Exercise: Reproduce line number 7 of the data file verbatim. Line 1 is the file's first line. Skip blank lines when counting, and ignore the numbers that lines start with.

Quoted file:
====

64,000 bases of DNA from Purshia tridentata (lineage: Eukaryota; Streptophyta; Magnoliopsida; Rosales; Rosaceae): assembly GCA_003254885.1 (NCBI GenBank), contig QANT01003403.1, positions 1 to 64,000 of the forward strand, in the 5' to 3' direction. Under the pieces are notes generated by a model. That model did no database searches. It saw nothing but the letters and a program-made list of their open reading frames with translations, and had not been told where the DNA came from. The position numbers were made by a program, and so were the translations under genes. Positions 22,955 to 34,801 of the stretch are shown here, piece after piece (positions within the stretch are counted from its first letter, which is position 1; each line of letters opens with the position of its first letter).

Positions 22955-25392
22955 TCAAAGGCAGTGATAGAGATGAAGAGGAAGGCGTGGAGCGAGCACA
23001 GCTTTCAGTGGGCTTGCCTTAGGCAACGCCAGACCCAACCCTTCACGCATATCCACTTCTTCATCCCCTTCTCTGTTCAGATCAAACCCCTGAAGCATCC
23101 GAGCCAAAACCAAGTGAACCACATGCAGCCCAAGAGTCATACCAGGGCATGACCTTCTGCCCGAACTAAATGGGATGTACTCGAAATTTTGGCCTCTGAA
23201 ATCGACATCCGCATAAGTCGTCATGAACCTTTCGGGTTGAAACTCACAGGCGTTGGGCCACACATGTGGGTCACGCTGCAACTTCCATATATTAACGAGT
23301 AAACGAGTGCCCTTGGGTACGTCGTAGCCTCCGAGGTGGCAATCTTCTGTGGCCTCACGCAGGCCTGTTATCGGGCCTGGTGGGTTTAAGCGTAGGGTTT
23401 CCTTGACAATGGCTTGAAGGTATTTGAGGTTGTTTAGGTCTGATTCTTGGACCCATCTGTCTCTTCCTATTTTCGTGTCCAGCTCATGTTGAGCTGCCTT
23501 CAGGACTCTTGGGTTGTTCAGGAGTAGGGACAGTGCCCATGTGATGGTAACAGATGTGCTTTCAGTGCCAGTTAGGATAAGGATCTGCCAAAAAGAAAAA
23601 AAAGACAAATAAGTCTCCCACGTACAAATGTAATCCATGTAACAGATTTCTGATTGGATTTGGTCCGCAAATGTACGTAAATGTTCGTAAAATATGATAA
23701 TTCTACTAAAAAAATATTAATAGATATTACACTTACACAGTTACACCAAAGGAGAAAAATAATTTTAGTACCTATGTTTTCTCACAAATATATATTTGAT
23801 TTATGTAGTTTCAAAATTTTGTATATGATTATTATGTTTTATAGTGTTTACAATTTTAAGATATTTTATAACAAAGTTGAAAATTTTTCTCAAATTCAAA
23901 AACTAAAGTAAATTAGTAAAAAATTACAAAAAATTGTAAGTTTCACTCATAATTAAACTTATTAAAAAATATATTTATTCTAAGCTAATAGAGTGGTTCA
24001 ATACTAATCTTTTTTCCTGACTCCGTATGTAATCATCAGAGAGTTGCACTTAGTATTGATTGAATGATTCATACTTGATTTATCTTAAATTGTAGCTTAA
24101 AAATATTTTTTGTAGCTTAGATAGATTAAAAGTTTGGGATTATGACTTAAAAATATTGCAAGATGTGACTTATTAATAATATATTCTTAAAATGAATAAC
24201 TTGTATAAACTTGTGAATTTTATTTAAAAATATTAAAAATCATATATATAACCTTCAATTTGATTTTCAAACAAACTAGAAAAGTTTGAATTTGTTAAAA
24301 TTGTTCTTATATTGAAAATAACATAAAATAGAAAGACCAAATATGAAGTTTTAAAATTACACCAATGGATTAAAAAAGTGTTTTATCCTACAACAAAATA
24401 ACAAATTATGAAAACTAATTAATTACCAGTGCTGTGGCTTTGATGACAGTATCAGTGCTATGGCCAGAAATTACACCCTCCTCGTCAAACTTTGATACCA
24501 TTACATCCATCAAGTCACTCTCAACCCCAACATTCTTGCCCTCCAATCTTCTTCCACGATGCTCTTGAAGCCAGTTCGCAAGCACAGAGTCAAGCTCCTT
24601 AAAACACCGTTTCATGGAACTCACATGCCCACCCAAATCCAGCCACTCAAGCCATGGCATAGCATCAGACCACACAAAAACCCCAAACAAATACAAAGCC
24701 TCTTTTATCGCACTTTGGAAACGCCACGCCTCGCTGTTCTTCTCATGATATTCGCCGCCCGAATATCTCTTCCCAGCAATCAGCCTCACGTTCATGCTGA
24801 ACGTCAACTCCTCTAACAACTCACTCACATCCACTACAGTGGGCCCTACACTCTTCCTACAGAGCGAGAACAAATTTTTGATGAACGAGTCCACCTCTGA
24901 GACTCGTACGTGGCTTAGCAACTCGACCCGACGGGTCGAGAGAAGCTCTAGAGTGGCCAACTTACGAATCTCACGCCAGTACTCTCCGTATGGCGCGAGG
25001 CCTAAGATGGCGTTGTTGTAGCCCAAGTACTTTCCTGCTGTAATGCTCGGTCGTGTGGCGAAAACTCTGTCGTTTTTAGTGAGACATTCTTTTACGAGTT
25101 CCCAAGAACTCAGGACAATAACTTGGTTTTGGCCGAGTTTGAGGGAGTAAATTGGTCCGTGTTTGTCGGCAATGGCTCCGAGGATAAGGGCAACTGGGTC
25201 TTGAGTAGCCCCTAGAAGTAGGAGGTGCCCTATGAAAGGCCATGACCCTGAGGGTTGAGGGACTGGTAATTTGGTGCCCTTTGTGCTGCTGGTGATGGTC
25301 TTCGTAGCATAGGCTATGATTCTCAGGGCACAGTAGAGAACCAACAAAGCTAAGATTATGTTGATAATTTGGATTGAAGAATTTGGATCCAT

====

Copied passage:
23301 AAACGAGTGCCCTTGGGTACGTCGTAGCCTCCGAGGTGGCAATCTTCTGTGGCCTCACGCAGGCCTGTTATCGGGCCTGGTGGGTTTAAGCGTAGGGTTT